Monday, June 6, 2011
The beach is different there on the other side of the bay. Although it has its share of plastic, beer cans and remnants of beach fires, the water seems cleaner, warmer, more of a sandy bottom with less seaweed clusters. The shipwreck adds an interesting focal point but now the wheel house is gone; the last time I was there we watched salvagers dismantle it.
The shells are different there. White puffy sea urchins and tiny tiny sand dollars, both so delicate they have to be kept segregated from the other shells. This used to be THE spot for jingle shells but they seem to have migrated over to my secret beach.
After our first sweep of the beach while the tide is out we have beers and burritos from the Sahuaripa stand in town - tortillas filled with refried beans, wrapped in bacon, fried. I'd eat anything wrapped in bacon, probably even tripe or cows' eyes. The air is warming, the water is warming, we grab our noodles and wade into the sea. A slight chill but not too bad, we're in up to our necks in no time. We slip off our bathing suit straps and let the girls get a little color. There's rarely anyone on this beach and only the occasional passing panga so I doubt anyone will see those gleaming white orbs (and, boy, do they need some color. yikes!).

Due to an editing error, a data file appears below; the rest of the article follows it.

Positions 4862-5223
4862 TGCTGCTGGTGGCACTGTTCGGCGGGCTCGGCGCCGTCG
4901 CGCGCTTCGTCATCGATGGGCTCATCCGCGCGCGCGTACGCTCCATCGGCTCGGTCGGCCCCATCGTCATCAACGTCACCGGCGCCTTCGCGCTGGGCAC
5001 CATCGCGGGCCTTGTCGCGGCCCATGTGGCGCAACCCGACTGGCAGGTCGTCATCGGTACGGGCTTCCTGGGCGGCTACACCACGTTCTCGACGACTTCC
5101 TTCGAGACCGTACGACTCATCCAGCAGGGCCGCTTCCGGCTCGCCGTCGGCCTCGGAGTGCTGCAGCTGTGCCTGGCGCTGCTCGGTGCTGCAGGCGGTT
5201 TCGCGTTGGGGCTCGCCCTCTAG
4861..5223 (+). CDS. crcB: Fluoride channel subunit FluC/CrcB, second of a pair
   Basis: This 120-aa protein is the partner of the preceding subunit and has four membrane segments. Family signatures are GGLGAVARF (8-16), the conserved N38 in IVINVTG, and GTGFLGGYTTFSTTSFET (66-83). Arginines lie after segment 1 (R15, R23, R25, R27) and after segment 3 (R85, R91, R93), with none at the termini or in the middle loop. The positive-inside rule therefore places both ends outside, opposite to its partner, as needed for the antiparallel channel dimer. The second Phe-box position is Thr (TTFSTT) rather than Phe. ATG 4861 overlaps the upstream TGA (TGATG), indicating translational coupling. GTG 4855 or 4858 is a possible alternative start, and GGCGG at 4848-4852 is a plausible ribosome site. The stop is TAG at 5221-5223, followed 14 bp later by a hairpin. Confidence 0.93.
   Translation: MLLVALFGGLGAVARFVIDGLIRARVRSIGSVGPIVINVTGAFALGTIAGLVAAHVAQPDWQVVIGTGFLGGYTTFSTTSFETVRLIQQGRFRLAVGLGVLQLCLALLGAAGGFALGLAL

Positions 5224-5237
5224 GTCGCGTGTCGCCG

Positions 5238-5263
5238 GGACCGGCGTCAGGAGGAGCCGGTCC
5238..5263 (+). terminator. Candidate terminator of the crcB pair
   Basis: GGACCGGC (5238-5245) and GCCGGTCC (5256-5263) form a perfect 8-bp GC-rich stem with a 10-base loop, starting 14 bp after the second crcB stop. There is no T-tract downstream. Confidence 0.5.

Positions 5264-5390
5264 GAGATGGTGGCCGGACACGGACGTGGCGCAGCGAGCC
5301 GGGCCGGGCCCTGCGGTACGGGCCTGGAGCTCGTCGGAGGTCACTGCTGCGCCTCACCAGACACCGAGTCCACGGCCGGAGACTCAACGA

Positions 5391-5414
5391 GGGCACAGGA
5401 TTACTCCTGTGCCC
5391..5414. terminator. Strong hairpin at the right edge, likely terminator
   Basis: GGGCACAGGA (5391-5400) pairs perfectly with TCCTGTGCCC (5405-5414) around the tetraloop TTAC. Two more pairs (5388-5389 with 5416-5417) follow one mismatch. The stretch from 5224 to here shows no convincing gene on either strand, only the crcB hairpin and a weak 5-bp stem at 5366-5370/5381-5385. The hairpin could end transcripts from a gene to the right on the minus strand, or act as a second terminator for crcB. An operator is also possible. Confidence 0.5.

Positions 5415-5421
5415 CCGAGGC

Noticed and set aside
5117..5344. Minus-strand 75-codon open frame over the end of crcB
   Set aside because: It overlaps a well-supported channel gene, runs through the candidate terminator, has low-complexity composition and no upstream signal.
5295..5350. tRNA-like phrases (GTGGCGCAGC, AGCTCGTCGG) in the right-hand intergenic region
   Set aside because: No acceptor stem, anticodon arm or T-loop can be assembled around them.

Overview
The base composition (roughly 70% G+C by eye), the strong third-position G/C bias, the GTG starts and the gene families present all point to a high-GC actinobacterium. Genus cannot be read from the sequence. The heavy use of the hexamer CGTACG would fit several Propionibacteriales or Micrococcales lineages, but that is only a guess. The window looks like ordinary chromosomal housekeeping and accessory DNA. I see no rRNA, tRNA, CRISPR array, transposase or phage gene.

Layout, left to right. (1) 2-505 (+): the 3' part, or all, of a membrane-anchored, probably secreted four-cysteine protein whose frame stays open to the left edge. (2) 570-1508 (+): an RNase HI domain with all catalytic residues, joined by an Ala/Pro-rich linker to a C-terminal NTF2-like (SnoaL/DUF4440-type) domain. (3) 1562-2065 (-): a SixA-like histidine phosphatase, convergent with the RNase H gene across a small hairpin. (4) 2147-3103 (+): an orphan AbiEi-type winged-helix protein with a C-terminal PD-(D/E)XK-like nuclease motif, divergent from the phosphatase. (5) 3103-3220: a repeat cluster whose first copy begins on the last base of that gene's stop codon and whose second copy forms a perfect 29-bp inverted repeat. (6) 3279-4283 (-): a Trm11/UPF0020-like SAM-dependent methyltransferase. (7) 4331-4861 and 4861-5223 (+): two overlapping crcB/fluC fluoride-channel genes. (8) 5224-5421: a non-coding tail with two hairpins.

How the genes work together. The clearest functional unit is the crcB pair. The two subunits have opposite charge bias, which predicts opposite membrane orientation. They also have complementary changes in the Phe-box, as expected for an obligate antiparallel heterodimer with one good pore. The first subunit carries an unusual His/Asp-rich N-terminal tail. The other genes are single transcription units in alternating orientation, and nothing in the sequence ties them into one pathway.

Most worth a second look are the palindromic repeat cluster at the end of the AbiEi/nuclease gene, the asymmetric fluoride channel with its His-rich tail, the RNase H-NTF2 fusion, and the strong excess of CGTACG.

We explore one more beach before leaving the housing development that never was. It's isolated, clean, a beach people would pay thousands to vacation on. We dub it Crab Beach - sand crabs scurry everywhere. There are so many it's as though the beach is moving. We stand motionless and wait for giant crabs to poke out their heads but they're too smart to venture out of their holes. They sense our presence and stay hunkered down.
Satiated with sun, shells, sand, we make the drive home, relieved the gates are open but confused as to why the road seems more washboarded on the return trip.
Back at our trailers we rinse off, change clothes, meet for happy hour cocktails then decide, hell, let's take our chairs and sit in the surf on "our" beach. Next thing we know we're once again exfoliated by the churned up sand. Rinse, change, repeat.
Later that night I sit on the sofa staring at the television. I'm exhausted and my body is toasty. I'm awash in feelings of being a 12-year-old after a day at the lake with the family. We've gotten sunburned crispy in the days before we knew we shouldn't be doing that.
It's funny how going to a different beach brings back childhood memories. A tiny change in scenery, a tiny change in perspective and I'm a kid again. Which I guess is another one of those lessons I keep learning and forgetting: change the course of your thinking and your life will follow. For a new lease on life, change your beach.